I recently learned of the Scotch Malt Whisky Society and once reading about their offerings, I signed up for a membership. My introductory mini-bottles have just arrived.
The Society provides select single cask bottlings. They come without a distillery label, rather a two part number. The first is a number for the distillery, the second for the number of single cask bottlings that the Society has produced from that distillery.
The Society provides tasting notes from the panel who selects which casks are ready to be bottled. They also give an intriguing descriptive name. For example, the middle of the three 10cl mini-bottles above is numbered 29.99, and comes with the label “Power and Scorched Earth”. It indicates that the whiskey has been aged 20 years and is 59.6 ABV. The number 29 is for the Laphroaig distillery. This 99th bottling comes from a sherry butt cask. All of the Society offerings are non-chill filtered. So I am guessing the color hints to a strong sherry influence. Given the distillery origins, I anticipate a unique nose and palate.
The Society documentation makes it clear that they do not place the distillery name on the bottling, since a whiskey from a single cask can be, and apparently often is, distinctive from the distillery single malt offerings. I am anticipating a fun and engaging journey.
There are some other interesting benefits to membership. Here is a link to the Scotch Malt Whisky Society of America.
Highland Park Dark Origins, 46.8% ABV, non-chill filtered.
This is a new addition to the Highland Park line of single malt whiskey, not just a special release. It does not have an age statement. It is distinctive in it’s use of twice as many “first fill sherry casks” for aging the whiskey as is used in Highland Park 12. Using 80% first-fill Sherry casks (the rest are aged casks used previously) – 60% are first-fill European oak and 20% are from first-fill American oak. This seems to be something of a trend. Macallan has a new non-age statement whiskey, Rare Cask, that is 100% first-fill Sherry cask finished. The big difference is cost, the Dark Origins sells in the neighborhood of $80. The Rare Cask comes in at $300, very steep for a non-age statement whiskey and you will not see me reviewing it here.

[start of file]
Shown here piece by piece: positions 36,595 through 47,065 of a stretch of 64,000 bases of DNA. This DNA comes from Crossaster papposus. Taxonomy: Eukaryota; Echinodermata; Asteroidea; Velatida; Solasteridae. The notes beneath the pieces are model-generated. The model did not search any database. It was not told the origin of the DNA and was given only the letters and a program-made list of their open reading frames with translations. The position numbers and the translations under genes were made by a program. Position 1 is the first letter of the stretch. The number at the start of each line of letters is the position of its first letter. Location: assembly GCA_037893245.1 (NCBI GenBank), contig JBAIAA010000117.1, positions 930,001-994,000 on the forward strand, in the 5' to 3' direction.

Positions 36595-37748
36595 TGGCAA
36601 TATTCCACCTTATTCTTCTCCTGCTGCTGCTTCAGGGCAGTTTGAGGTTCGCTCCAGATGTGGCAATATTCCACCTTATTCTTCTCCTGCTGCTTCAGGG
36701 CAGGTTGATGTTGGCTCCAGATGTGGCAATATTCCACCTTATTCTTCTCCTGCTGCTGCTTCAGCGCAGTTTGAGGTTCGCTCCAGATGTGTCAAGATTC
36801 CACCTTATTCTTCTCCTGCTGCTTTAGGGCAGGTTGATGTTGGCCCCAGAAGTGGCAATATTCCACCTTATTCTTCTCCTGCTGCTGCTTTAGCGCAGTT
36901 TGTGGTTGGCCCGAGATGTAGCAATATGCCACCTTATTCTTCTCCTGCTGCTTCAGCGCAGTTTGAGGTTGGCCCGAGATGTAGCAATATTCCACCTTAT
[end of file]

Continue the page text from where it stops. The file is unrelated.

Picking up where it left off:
Back to Dark Origins. It certainly has more of a sherry influence on the nose compared to the Highland Park 12. It is also a little darker in color, but not dramatically so. I think it might be just a bit more smokey than other Highland Park.
On the nose, I find a drier expression. Sherry, chocolate, caramel with underlying peat. The first sip certainly brings on the Sherry sweetness. I find there is a bit of an orange twist to the chocolate element on the palate, along with spice, and closing with peat and smoke. The finish has a little heat, intermediate in duration. It has just a little more enhanced element of the light gentle smoke finish of a Highland Park.
This is certainly a Highland Park whiskey, but with a twist. Probably not as refined and balanced in some dimensions, but a little more bold. I will certainly drink it, and enjoy it, as a fun addition to my single malt neighborhood.
We recently had a few friends drop by to share a little single malt. I sat out a few of my favorites for easy access. I should note that six of the twenty bottles were Ardbeg, including a new member of my single malt neighborhood – Ardbeg Supernova, the SN2014 Committee Release. I fear that some of my favorite expressions from Islay were given extra exposure!
Two other new ones, hidden by other bottles in the photo, were Highland Park Dark Origins and Caol Ila Unpeated Stitchell Reserve.
In addition to these new additions, the lineup included Lagavulin 16, Port Ellen 9th Edition, Ardbeg Supernova, Ardbeg 10, Ardbeg Corryvreckan, Ardbeg Uigeadal, Ardbeg Alligator, Ardbog, Laphroaig 18, Talisker 25, Bunnahabain 18, Bruichladdich 1989 18 Year Old, Glenfarclas 21, Macallan 18, Highland Park 18, Oban 18, and Glenmorangie 18 Extremely Rare. A lot of quality, fun single malt whiskey. I wanted to share a few of the better single malts I have across a range of tastes.
Needless to say, I did not sample all of these in one evening.
Now, I must really get busy and start writing up and posting my impressions of the newer acquisitions. I did try all three, quite distinct from one another, each enjoyable in their respective domains.